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Federal court makes Wash. petition signers’ names public

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  1. Freedom of Information

A federal court in Washington state lifted an order preventing the release of the identities of more than 137,000 people who signed a 2009 petition to challenge a Washington law that would extend benefits to same-sex domestic partners.

Monday’s ruling follows the U.S. Supreme Court’s 2010 decision in Doe v. Reed, in which the Court rejected the argument that allowing any disclosure of referendum petitions under the state public records act violated individuals’ First Amendment rights, but sent the case back to the lower court to determine if such records should be released in this particular case.

First, the district court noted that the organization seeking to keep the names and addresses of the petition signers from being released, Protect Marriage Washington, would have to show “a reasonable probability that the compelled disclosure [of personal information] will subject them to threats, harassment, or reprisals from either Government officials or private parties.”

The court went on to explain that, traditionally, courts have never allowed parties to resist disclosure where “a group, organization, or political party . . . did not have minor status.” With respect to the Referendum 71 petition signers, the court found that they were unlike groups which have received such protection from disclosure in the past in part because of their minority status, such as the NAACP and the Socialist Worker Party.

“Doe has not supplied competent evidence or adequate authority to support its claim that the R-71 signers constitute a fringe organization with unpopular or unorthodox beliefs or one that is seeking to further ideas that have been ‘historically and pervasively rejected and vilified by both this country’s government and its citizens,’” said the court.

Second, the court examined the evidence of “threats, harassment, or reprisals” presented by the petition signers. In other cases where courts decided to grant parties such an exemption from disclosure, said the court, the plaintiffs had presented “ample, uncontroverted evidence” of a probability of such actions.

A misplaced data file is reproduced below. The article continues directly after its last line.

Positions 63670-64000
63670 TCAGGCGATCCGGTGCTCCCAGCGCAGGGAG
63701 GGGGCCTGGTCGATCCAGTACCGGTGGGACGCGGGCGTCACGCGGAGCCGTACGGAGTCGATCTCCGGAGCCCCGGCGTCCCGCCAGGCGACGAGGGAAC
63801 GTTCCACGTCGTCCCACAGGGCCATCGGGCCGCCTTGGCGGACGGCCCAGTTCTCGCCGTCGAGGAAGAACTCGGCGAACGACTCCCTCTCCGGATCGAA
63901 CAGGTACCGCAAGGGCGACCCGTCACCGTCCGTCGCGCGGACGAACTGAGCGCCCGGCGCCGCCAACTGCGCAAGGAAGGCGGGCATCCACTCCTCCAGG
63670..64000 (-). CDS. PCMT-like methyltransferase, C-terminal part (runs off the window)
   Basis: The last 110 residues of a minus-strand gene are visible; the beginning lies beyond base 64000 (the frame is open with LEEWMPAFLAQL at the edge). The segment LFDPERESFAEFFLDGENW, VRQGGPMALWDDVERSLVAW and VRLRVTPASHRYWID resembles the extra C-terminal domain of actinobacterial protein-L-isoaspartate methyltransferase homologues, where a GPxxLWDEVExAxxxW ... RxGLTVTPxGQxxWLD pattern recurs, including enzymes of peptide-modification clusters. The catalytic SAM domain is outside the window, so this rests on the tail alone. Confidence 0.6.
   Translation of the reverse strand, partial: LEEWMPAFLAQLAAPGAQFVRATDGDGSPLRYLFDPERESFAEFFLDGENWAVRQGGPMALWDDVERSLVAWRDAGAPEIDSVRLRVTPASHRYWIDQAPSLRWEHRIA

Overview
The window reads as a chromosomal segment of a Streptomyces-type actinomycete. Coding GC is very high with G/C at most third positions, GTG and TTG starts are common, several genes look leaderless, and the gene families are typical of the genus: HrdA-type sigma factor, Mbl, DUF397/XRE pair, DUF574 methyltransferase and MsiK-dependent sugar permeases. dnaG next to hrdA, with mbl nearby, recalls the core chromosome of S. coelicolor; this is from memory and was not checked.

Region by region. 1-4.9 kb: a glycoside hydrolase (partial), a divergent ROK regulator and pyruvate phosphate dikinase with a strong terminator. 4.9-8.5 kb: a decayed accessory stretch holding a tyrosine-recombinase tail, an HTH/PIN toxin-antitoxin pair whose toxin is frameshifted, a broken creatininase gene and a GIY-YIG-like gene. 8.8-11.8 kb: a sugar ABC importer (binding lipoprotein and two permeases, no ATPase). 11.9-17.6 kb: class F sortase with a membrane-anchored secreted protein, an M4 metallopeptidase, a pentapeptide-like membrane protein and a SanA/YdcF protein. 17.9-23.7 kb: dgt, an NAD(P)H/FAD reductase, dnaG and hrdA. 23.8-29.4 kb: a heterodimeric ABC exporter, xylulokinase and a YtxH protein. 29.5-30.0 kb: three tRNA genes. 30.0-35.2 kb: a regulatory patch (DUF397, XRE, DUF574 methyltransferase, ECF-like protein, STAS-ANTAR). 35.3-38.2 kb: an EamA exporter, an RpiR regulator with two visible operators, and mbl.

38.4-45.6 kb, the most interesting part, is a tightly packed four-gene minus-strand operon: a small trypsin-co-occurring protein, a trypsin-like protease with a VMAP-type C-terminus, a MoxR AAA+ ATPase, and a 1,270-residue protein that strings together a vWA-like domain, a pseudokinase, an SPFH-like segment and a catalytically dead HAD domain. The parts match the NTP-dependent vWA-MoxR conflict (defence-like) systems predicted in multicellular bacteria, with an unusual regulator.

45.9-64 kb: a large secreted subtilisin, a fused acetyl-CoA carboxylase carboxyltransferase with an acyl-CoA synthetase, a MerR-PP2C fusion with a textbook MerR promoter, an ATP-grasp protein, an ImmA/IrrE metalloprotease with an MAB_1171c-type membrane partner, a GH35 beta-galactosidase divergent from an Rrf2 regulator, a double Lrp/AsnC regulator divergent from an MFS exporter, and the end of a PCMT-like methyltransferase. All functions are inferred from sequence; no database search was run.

While the plaintiffs presented evidence of threats or harassment reported by 18 identified supporters of the referendum, the court found this evidence to be insufficient, as it was taken from individuals who had publicly supported the referendum.

The court did not believe the evidence of the threat to the petition signers was significant enough to keep the names private. According to the court, this would make nondisclosure of such petitions “the exception instead of the rule,” as “referenda . . . are often heated, regardless of subject matter.”

In 2009, Washington Gov. Christine Gregoire signed Senate Bill 5688 into law, which expanded the rights of state-registered domestic partners. Protect Marriage Washington, an organization against same-sex marriage, then collected and submitted the petition signatures to the secretary of state to place a referendum on the ballot that would revoke the new law.

The secretary of state then began checking the signatures to ensure that only legal ones were counted toward the required number: 4 percent of state-registered voters. When the secretary received requests for the petitions under the state public records act, the Christian-based group and some of the petition signers sued to stop the release of the documents.

While the state has already released their names, the plaintiffs’ attorney James Bopp, Jr., is still appealing the ruling to the Ninth Circuit Court of Appeals. He said the judge in this case “require[ed] an impossibility.” That is, he says the judge insisted the plaintiffs “provide proof that people whose identities were never known were subject to harassment,” but those people would not have been harassed, since they did not make their identities public. He also believes the court misunderstood precedent in analyzing whether the organization had “minor status.”

The Reporters Committee regularly files friend-of-the-court briefs and its attorneys represent journalists and news organizations pro bono in court cases that involve First Amendment freedoms, the newsgathering rights of journalists and access to public information. Stay up-to-date on our work by signing up for our monthly newsletter and following us on Twitter or Instagram.